Driver fatigue is a foreseeable risk for all drivers. But for drivers of commercial vehicles, it’s an occupational hazard which has been recognized by the Occupational Safety and Health Administration (OSHA) and the Federal Motor Carrier Safety Administration (FMCSA), which must be managed. Fatigue is the result of physical or mental exertion that impairs performance. Driver fatigue may be due to a lack of adequate sleep, health issues, extended working hours, strenuous work or non-work activities or a combination of other factors.
In recent years there has been an increase in attention given to the fact that fatigued drivers are dangerous to themselves and others on the road. Studies have been conducted measuring drivers’ performance when they are tired. These studies have suggested that driving while fatigued impairs reaction times just as much as alcohol use. The risk involved with fatigued drivers is only amplified when introduced into the context of commercial trucking, because of the extremely large motor vehicles transporting a variety of materials.
The federal government is aware of the underlying safety issues involving commercial trucks and there are several specific rules in the FMCSR (Federal Motor Carrier Regulations) that address impaired drivers, hours of service, a driver and trucking companies, and managing truck schedules to conform with the Regulations. Every year truck crashes kill over 5,000 people and injure almost 150,000 more on the nation’s roads and highways. Large trucks are involved in multiple vehicle fatal crashes at twice the rate of passenger vehicles.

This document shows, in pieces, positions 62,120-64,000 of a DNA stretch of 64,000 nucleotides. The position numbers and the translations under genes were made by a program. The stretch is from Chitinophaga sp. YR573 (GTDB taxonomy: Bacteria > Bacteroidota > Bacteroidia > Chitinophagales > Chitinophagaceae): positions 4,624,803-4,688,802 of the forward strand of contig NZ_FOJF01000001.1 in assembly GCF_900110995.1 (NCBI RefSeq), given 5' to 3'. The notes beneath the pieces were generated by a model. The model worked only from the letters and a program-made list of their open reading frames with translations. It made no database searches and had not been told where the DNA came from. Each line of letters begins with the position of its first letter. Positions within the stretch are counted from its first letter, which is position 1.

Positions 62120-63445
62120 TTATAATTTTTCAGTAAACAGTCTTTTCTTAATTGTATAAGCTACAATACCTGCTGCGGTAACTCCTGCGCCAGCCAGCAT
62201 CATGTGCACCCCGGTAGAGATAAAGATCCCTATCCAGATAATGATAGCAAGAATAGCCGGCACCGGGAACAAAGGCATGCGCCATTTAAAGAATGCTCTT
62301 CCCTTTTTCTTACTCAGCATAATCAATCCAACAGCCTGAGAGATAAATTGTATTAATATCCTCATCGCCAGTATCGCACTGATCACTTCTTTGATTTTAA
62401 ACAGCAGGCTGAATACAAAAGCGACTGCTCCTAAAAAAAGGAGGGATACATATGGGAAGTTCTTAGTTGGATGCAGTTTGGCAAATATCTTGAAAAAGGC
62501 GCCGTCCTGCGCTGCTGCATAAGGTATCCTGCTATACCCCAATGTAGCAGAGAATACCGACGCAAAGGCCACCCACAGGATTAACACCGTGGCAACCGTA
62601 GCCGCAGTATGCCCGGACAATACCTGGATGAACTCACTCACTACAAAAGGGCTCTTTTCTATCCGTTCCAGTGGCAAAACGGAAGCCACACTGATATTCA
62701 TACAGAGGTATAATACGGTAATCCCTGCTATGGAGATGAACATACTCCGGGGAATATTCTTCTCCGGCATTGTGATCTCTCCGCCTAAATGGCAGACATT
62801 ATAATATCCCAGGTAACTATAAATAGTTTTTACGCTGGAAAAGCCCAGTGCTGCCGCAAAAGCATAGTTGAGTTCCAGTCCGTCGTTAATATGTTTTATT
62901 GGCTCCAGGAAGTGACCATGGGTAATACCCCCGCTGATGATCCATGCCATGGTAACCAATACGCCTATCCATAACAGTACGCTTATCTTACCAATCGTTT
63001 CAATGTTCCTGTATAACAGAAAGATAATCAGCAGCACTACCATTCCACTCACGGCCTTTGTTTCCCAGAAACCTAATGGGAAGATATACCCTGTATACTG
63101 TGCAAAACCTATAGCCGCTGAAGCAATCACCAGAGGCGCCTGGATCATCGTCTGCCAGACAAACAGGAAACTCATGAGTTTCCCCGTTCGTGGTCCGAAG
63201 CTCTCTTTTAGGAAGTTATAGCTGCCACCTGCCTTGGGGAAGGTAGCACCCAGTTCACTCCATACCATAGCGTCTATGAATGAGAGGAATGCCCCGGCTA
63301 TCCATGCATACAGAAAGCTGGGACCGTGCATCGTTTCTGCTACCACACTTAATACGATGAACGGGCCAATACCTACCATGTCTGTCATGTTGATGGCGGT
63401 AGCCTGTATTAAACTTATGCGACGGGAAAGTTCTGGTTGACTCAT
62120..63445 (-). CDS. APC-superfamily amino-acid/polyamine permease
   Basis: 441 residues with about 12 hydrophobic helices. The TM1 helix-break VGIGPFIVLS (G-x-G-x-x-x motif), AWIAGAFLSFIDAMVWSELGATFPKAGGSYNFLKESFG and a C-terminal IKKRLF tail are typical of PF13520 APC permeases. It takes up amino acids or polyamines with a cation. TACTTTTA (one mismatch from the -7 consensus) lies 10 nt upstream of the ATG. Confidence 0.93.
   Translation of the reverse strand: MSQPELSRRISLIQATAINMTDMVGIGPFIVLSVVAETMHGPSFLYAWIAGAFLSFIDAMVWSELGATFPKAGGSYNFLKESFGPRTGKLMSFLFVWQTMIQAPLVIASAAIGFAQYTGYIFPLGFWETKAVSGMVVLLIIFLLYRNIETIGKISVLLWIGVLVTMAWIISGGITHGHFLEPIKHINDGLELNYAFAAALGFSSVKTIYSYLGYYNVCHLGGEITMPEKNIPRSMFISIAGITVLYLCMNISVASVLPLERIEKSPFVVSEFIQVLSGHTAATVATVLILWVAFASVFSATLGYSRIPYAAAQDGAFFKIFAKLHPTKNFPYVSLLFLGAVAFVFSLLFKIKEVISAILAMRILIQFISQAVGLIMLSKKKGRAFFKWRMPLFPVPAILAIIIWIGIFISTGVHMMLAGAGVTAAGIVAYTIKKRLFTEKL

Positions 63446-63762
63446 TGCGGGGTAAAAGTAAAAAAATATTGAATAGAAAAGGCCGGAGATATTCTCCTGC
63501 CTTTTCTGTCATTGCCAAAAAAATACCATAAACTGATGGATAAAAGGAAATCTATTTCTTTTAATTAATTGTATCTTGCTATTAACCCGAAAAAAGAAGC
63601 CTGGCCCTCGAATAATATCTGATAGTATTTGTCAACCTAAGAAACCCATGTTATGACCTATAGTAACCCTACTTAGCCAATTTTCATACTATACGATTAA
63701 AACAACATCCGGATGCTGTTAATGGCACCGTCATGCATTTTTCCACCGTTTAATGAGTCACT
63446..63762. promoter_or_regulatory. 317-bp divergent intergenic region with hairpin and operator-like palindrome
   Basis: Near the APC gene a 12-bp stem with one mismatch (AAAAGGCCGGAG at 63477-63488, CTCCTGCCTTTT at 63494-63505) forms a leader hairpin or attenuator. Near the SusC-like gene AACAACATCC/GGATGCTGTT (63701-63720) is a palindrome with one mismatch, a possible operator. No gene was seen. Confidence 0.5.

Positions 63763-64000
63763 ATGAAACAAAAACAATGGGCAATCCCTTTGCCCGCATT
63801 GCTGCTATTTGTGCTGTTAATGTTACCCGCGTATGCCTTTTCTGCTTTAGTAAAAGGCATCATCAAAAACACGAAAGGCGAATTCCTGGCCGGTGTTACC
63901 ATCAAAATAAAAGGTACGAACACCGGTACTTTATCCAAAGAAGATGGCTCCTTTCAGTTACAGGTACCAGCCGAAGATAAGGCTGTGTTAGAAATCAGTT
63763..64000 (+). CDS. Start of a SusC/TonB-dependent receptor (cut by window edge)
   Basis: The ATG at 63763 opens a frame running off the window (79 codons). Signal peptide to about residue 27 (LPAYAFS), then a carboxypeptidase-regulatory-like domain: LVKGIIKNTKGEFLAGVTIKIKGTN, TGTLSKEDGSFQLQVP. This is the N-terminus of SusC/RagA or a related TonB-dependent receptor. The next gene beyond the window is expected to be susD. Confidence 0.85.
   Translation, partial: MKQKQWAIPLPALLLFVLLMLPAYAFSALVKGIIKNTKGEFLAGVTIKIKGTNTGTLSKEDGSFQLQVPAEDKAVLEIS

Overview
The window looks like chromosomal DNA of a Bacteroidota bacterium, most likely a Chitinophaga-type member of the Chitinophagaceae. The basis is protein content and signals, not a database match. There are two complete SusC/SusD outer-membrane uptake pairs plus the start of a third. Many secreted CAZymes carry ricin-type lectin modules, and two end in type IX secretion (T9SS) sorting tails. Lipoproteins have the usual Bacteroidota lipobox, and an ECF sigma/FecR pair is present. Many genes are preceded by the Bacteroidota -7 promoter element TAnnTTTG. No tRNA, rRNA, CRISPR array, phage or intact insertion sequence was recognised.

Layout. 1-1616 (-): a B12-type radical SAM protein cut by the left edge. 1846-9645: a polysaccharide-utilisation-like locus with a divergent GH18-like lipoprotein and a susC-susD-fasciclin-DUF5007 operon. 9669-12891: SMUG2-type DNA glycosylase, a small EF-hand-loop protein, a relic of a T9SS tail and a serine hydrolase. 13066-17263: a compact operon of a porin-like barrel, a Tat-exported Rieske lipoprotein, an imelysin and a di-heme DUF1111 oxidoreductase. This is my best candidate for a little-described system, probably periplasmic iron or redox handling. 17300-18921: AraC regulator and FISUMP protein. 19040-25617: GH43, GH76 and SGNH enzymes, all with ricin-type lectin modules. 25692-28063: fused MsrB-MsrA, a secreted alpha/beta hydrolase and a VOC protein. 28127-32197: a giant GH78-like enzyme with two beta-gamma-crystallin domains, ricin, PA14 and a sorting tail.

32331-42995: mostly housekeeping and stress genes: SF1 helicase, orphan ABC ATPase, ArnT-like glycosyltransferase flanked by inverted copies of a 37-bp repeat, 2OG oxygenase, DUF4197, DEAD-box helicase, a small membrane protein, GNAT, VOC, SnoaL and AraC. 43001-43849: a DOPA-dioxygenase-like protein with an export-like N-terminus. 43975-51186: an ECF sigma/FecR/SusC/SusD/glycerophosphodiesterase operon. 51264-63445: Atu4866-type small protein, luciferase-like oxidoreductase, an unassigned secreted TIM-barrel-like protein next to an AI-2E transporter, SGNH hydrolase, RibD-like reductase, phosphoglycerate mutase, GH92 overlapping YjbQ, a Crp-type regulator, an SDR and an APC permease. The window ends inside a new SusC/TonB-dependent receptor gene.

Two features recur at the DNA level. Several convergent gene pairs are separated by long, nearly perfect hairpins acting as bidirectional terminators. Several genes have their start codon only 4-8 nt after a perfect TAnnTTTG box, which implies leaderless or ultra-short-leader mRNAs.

A driver of a commercial motor vehicle may drive a maximum of 11 hours after ten consecutive hours off duty. These hours are reduced for any driver who is carrying passengers to a maximum of ten hours after eight consecutive hours off duty. Under the current rule it permits fatigued drivers to spend 15 hours driving in a 24-hour period. There are new proposals that work/rest hours be based on a 24-hour circadian clock period instead of a 24-hour period. This would require longer rest periods for drivers.
The sleep-wake cycle is governed by both homeostatic and circadian factors. Homeostatic relates to the neurobiological need to sleep. The circadian pacemaker is an internal body clock that completes a cycle approximately every 24 hours. These processes create a predictable pattern of two sleeping peaks, which commonly occur about 12 hours after the mid-sleep period (in the afternoon for persons who sleep at night) and before the next consolidated sleep period (most commonly at night or early morning hours).
Studies have shown the most consistent factor influencing driver fatigue and alertness was time of day. Night driving from midnight to dawn was associated with the worst performance. The time of day was a much better predictor of decreased driving performance than hours of service. There is no quick fix or single solution to the fatigue problem. Sleep is a principle counter-measure to fatigue. All drivers need to insure that they obtain adequate sleep and they must be afforded an opportunity to obtain adequate sleep. If you need more information of this subject, contact Mike Crow, a lawyer in our Personal Injury/Products Liability Section, at 800-898-2034 or by email at Mike.Crow@beasleyallen.com. You can also go to www.FMCSA.gov; www.DOT.gov; or www.NHTSA.gov for more information.
Sources: www.FMCSA.gov, www.DOT.gov, and www.NHTSA.gov
Contact us today for a free legal consultation with an experienced attorney.
Fields marked *may be required for submission.
If you would like to subscribe to the Jere Beasley Report digital edition, simply visit our Subscriptions page and provide the necessary information or call us at 800-898-2034.
Attorney Advertising - Prior results do not guarantee a similar outcome.